Corker said the United States must respond with “long-term resolve” or else “Putin will continue to do this. He did it in Georgia a few years ago. He's moved in to Crimea. And he will move in to other places.”

Russian reset?: While the issue of Ukraine and Russia was mostly void of partisan politics, it did seep into the discussion momentarily.

McCain said the United States should put aside any talk of a “reset,” have a “fundamental reassessment” of its relationship with Russia and treat Putin for “what he is.”

“That does not mean we issue a Cold War. But it does mean treating him in the way that we understand an individual who believes in restoring the Old Russian Empire,” McCain said.

Missing airplane mystery: Rep. Michael McCaul, chairman of the House Homeland Security Committee, said one thing is for sure about the disappearance of Malaysia Airlines Flight 370, a Boeing 777 with 239 people aboard that went missing on March 8 en route from Kuala Lumpur to Beijing: It was not an accident.

“It was an intentional, deliberate act to bring down this airplane,” McCaul said on “Fox News Sunday.”

McCaul, a Texas Republican, points to “warning signs,” including a switched-off transponder, an abrupt change in flight pattern and two Iranian passengers with stolen passports.

He said, however, that there is no evidence that the disappearance was terrorism-related.

“Although you can’t rule that out at this point in time,” he said.

Meanwhile, on ABC’s “This Week,” Rep. Peter King, who is a member of the House Intelligence Committee and former chairman of the Homeland Security Committee, said, “There’s been no terrorist connection whatsoever; no terrorist chatter.”

“It doesn’t mean it’s not, but so far, nothing has been picked up by the intelligence community from day one.”

But King, R-New York, expressed frustration with the pace and effectiveness of the investigation.

Now that the focus has turned to the pilot and the co-pilot, a week after the plane’s disappearance, King said that should have been “ordinary” procedure early on.

“I wish the FBI were over there,” he said.

But Pfeiffer, the senior Obama adviser, said Malaysia is taking the lead, and the FBI, the Navy, and the National Transportation Safety Board are providing assistance.

Now back to politics: No Sunday show would be complete without at least some politics.

After a tough loss for Democrats in Florida’s 13th congressional district special election last week, Pfeiffer dismissed accusations that the President isn’t doing enough to help Democrats in 2014.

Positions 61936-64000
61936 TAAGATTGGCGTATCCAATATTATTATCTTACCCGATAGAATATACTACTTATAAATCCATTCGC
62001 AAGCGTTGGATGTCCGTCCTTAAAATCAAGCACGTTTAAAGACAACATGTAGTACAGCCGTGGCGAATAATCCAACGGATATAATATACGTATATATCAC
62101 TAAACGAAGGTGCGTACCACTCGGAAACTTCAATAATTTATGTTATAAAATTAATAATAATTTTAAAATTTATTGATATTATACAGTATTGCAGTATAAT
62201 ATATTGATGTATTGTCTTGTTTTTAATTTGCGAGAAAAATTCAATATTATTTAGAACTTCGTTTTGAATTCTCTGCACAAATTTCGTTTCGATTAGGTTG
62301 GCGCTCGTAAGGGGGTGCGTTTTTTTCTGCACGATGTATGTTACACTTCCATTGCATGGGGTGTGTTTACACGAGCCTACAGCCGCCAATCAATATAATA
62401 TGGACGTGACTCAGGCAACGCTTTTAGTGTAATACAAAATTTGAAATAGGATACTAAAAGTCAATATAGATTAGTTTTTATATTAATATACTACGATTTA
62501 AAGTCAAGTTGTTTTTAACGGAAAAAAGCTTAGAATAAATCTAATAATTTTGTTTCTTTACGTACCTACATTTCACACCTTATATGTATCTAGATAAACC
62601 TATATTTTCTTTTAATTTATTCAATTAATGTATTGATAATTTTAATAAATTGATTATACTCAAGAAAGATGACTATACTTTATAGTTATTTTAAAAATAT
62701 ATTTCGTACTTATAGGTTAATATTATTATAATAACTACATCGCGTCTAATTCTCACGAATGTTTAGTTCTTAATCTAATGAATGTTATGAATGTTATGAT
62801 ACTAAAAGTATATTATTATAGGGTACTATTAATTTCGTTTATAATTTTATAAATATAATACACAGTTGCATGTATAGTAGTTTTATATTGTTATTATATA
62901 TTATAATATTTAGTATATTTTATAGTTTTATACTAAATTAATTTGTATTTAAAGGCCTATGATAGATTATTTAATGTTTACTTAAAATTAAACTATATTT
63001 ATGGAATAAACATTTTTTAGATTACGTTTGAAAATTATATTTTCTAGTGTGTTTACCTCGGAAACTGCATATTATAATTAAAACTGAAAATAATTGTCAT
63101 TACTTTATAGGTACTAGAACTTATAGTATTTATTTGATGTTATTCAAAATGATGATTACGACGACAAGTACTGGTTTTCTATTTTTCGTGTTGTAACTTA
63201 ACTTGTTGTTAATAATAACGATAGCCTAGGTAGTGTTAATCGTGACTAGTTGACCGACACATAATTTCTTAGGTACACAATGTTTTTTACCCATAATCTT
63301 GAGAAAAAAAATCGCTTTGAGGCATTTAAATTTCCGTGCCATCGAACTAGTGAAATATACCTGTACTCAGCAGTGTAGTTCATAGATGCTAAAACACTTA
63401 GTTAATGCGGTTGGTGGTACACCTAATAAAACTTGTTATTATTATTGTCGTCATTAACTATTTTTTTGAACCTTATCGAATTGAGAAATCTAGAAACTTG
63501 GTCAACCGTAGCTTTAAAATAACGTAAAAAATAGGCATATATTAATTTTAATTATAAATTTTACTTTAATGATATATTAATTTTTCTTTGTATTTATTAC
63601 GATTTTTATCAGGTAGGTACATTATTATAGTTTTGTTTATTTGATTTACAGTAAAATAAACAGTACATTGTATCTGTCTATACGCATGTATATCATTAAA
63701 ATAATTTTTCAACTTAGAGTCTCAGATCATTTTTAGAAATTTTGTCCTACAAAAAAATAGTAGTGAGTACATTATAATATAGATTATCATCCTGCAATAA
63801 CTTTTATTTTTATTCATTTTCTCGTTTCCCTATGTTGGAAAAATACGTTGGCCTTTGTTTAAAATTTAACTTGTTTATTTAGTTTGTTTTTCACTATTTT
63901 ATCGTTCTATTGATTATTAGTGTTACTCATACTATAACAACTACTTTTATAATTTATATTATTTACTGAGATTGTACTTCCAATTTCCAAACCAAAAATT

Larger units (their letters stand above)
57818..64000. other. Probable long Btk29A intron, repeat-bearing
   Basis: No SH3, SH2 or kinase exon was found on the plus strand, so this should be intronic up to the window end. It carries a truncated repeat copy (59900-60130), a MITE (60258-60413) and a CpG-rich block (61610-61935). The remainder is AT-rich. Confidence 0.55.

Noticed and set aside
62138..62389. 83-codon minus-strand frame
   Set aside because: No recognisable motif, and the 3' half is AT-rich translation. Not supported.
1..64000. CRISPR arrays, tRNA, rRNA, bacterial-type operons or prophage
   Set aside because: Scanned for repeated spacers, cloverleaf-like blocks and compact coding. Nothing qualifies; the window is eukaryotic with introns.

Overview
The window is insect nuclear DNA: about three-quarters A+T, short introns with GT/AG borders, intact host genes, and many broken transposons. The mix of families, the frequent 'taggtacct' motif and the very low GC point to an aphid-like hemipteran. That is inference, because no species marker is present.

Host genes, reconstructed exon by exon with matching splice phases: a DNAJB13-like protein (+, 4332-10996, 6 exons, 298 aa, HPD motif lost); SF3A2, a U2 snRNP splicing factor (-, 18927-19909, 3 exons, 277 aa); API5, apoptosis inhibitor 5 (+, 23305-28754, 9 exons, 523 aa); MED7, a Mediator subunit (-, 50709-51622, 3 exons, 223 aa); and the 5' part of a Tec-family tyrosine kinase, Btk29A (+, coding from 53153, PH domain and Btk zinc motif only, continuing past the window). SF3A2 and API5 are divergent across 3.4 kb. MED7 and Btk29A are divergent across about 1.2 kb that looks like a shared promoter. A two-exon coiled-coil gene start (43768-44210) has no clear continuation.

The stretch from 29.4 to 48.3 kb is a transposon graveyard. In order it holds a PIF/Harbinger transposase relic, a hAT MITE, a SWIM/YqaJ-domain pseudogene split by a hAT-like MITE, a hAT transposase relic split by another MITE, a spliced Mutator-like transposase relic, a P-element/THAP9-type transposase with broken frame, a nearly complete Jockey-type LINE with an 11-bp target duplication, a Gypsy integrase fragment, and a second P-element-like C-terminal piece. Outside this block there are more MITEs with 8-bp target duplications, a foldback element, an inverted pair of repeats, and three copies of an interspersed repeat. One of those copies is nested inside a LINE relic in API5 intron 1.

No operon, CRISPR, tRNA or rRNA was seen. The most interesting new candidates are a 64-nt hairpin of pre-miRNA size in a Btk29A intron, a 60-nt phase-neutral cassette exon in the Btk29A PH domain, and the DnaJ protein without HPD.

“This President wrote the book on running and winning modern campaigns. We're going to help Democrats up and down the ballots,” he said.

He also said, “I believe we will keep the Senate” in Democratic control.

Reince Priebus, head of the Republican National Committee, disagrees: “I think we're going to win the U.S. Senate.”

Republicans must pick up six seats to regain control.

Priebus also said that Republicans have expanded their outreach to women and minorities by putting operatives in diverse communities across the country.


Filed under: Dan Pfeiffer • Dick Durbin • Jeff Flake • John McCain • Mike Rogers • Peter King • Reince Priebus • Ukraine • Uncategorized • Vladimir Putin
soundoff (18 Responses)
  1. hellsyeahs

    The GOP just loves spending federal dollars don't they.

    March 16, 2014 05:04 pm at 5:04 pm |
  2. Tony in Maine

    Putin need not worry about angering all those who are either allied with Russia or intimidated by them. He has gained new admirers right here in the uS – one might even wonder if they could be considered allies. Princess Sarah positively swooned describing the Russian President. Rudy Guiliani even spoke several sentences without mentioning 9/11 or his role that day. Ted Cruz's spittle probably reached the fourth row as he described how Putin had outplayed Obama. If all others abandon him – Putin has the Tea Party.

    March 16, 2014 05:06 pm at 5:06 pm |
  3. olin aguas alvarado

    We have a very short memory. That is the same way we took away half of mexican's land. Can we remember?

    March 16, 2014 05:42 pm at 5:42 pm |
  4. Gurgyl

    I don't care for Russia, nor Ukraine, nor Crimea. I care potholes on I-95, LaGuardia airport etc. I feel bad for those passengers in that lost flight. God save them. Save USA, from greedy GOP thugs that want war and Halliburton type contracts to looooooooooot.

    March 16, 2014 05:54 pm at 5:54 pm |
  5. rs